Audi Unveils A3 Sedan to Woo Customers in American MarketChristoph Rauwald and Mark Clothier
Audi AG, the world’s second-largest maker of luxury vehicles, unveiled two sedan versions of the compact A3 designed to woo American and Chinese buyers seeking a small car with more trunk space.
The models will help the Volkswagen AG premium brand reach its annual U.S. sales goal of 200,000 in the U.S. “far before” the original target of 2020, Scott Keogh, the automaker’s U.S. chief, told reporters last night in New York.
The A3 sedan will hit European showrooms later this year, with a starting price around 25,000 euros ($32,000), and will be rolled out in the U.S. and China in 2014. The automaker will also build a sport version called the S3.
Audi, which aims to be the global No. 1 by the end of the decade, needs the sedans to challenge Bayerische Motoren Werke AG and Daimler AG’s Mercedes-Benz in the U.S., where Audi sells half as many cars. Expanding the A3 beyond hatchbacks is key for the U.S. and China, the world’s two biggest markets, because drivers in those countries buy more sedans.
“The A3 sedan is an important car for Audi to make progress in the U.S. and catch up with BMW and Mercedes in terms of sales volume,” said Frank Schwope, a Hanover, Germany-based NordLB analyst. “It’s important for Audi to offer a diversified product range to maintain its growth.”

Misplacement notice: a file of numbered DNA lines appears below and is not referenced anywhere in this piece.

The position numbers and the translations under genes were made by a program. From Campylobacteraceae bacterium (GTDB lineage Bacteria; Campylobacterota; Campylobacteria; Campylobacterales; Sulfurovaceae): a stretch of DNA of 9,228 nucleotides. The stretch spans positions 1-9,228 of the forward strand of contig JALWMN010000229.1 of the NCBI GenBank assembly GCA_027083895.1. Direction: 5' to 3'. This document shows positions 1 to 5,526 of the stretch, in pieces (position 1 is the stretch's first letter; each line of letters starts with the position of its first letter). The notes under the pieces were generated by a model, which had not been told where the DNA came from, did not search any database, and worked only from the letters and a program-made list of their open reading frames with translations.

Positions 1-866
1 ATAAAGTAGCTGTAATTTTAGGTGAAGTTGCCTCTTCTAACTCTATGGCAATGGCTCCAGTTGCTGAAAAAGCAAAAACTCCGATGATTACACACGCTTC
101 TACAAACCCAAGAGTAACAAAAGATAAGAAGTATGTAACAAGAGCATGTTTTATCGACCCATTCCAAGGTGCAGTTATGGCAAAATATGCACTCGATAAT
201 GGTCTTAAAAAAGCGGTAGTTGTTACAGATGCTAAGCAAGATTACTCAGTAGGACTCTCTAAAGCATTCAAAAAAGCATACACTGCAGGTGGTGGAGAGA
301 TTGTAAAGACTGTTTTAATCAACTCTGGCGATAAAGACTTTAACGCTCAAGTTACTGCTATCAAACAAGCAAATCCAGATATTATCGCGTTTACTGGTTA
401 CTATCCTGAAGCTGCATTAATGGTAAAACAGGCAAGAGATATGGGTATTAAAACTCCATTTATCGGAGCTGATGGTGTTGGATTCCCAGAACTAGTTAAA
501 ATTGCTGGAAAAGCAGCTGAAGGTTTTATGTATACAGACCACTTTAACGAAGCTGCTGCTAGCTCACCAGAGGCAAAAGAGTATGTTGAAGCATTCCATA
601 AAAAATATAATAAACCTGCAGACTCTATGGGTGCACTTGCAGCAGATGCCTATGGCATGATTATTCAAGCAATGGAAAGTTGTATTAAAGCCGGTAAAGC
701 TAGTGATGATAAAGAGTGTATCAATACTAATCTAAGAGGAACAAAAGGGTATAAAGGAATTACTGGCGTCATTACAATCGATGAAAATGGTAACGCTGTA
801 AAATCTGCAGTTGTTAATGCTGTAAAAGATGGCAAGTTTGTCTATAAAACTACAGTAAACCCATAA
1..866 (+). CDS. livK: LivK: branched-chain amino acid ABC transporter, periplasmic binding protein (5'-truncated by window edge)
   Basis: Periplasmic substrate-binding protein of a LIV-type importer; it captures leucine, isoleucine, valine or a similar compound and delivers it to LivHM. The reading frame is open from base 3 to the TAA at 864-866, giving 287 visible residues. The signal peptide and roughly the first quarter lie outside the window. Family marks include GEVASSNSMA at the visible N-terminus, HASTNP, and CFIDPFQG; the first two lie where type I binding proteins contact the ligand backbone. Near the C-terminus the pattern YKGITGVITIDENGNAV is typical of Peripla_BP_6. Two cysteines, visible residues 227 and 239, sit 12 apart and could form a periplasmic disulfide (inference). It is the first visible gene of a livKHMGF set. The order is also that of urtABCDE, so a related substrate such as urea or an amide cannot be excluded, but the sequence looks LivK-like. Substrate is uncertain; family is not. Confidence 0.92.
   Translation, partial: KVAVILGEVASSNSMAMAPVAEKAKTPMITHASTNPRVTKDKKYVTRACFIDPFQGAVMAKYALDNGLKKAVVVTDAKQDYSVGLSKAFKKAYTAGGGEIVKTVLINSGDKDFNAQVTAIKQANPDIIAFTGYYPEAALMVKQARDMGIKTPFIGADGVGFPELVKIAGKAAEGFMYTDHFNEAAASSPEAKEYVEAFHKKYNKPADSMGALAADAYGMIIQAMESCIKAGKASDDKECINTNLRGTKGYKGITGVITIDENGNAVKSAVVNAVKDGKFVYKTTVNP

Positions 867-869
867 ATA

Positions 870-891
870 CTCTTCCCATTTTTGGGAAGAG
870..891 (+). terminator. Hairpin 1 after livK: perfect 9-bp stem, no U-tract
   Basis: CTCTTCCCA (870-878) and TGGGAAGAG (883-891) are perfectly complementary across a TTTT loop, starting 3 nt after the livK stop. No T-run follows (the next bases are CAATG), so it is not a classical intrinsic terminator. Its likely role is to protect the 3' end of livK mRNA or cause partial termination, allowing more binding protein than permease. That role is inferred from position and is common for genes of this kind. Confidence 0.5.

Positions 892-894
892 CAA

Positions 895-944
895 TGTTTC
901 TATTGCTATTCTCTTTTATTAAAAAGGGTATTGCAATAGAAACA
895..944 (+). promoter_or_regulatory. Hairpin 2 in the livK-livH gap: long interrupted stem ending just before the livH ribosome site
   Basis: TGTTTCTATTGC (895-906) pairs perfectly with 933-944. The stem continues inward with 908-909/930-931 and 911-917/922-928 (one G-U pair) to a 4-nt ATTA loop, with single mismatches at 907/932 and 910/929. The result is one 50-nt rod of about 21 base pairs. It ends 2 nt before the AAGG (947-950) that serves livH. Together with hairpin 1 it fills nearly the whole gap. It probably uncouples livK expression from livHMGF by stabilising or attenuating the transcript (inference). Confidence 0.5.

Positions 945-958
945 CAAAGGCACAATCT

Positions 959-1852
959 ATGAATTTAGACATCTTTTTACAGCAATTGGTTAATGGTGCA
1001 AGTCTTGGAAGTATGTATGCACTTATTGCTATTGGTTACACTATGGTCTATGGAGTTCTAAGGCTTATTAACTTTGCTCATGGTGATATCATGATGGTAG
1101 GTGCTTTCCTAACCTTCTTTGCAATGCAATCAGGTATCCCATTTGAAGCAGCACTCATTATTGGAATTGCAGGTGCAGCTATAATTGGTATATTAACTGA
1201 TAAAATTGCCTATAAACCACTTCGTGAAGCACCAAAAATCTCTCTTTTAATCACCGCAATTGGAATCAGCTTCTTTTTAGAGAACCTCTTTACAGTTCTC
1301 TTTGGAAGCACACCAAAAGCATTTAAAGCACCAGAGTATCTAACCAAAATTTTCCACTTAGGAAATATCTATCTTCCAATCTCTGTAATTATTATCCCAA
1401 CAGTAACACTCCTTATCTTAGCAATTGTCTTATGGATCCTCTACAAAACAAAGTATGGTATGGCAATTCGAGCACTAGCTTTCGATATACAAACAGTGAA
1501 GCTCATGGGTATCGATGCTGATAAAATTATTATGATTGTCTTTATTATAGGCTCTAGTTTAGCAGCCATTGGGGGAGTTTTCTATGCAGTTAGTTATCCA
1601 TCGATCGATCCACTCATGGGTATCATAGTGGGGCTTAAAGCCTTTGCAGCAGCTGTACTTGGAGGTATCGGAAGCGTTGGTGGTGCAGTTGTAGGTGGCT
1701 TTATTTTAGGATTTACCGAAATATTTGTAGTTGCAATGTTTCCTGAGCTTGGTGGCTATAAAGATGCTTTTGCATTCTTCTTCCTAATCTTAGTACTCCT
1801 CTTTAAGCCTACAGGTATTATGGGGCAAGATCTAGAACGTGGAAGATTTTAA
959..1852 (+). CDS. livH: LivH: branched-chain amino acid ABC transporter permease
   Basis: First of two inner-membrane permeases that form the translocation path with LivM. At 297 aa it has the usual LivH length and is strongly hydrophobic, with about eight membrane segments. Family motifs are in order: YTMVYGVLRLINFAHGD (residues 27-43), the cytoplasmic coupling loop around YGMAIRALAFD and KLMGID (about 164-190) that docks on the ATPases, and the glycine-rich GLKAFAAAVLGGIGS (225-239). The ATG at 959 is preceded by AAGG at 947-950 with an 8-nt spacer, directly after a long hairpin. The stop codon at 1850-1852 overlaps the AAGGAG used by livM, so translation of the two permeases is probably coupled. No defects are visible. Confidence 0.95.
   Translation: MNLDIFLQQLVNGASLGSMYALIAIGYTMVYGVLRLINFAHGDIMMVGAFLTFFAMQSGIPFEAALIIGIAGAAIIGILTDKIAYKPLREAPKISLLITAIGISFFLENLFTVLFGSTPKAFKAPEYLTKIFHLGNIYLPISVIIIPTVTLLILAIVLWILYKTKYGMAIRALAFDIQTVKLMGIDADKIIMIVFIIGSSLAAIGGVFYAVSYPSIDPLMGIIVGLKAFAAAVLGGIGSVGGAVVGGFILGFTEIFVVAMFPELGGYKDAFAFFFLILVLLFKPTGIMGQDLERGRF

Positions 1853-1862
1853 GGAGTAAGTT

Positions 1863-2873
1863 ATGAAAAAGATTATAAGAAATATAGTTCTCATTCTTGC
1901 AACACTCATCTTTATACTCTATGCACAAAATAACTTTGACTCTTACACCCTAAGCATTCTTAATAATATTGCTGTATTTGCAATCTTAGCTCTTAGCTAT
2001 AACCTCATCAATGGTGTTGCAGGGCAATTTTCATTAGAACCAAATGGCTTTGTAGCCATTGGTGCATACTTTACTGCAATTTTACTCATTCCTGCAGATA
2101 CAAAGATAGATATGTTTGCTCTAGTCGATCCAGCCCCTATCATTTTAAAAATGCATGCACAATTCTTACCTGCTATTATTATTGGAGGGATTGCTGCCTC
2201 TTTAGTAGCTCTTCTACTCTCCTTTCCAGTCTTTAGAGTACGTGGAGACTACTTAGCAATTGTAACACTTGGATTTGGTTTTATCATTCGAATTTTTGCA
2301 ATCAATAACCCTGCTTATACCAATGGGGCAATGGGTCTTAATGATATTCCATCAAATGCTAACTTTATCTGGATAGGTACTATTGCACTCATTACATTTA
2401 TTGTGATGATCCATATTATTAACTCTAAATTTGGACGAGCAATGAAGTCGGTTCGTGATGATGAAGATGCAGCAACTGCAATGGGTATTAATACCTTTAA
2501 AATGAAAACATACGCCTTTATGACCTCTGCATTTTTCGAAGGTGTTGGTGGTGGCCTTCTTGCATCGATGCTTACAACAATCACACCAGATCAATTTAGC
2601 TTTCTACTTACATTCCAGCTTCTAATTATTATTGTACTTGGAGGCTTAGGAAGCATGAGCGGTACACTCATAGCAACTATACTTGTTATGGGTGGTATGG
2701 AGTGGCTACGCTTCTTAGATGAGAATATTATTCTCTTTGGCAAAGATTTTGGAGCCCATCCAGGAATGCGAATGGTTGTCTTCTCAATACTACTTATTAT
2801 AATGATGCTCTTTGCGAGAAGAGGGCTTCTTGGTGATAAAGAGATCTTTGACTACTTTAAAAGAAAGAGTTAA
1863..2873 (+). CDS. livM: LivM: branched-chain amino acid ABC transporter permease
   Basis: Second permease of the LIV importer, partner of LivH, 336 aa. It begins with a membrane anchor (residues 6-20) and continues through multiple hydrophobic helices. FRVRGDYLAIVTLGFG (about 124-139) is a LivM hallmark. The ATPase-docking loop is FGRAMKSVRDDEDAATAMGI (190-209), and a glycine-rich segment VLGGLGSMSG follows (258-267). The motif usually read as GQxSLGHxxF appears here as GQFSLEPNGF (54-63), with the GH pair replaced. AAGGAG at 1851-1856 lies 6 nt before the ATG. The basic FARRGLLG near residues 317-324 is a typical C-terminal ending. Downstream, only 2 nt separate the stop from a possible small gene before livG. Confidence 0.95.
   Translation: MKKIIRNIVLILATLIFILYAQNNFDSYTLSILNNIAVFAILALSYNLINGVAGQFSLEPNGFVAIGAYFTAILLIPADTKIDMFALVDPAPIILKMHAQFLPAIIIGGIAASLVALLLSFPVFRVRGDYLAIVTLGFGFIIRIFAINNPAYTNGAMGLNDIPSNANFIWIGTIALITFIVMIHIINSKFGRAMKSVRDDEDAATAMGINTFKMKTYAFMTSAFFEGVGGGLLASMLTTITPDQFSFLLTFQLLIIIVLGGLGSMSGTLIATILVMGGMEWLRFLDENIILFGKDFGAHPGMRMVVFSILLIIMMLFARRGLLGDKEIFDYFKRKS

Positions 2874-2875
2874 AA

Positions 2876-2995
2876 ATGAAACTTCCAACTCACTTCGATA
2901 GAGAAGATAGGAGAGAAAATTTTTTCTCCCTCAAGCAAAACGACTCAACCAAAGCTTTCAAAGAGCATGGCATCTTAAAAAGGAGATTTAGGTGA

The Ingolstadt, Germany-based automaker is targeting sales growth in the U.S. this year of 7.7 percent to 150,000 vehicles.
The new sedans will be derivatives of the updated A3 hatchback, which Audi began rolling out last August. The model, first introduced in 1996, is now in its third generation and accounted for 12 percent of the brand’s deliveries last year. The A3 sedans, shown only to journalists last night, will have their public debut at next month’s Shanghai auto show.
BMW this year has a narrow 407-vehicle sales lead globally over Audi through February, with Mercedes lagging 37,229 vehicles behind BMW. Mercedes is also expanding its compact offerings with new versions of the A- and B-Class currently on the market and the CLA compact, four-door coupe coming out next month. All three are targeting record deliveries this year.
The push for small models targets growing demand from consumers in space-constrained cities. To meet tighter environmental regulations, the brands also need robust deliveries of fuel-efficient cars to offset the emissions of high-margin luxury sedans and sport-utility vehicles.
“The trend toward smaller cars isn’t about cheaper cars,” Finbarr O’Neill, president of JD Power & Associates, said yesterday at an auto forum in New York. “What people are looking for now are cars packed with more features and they’re willing to pay more.”
Audi is investing 11 billion euros through 2015 to increase production and widen its model lineup. Audi is expanding a plant in Hungary, adding a factory in China and building a new production facility in Mexico to meet the need for increased production capacity.
Audi plans to double its offering of SUVs by 2020, a person familiar with the matter said last month. The automaker is developing the Q2, Q4 and Q6 as sportier alternatives to its current range of three SUVs, the person said at the time.
Audi is expanding a plant in Hungary, adding a factory in China and building a new production facility in Mexico to meet the need for increased production capacity.
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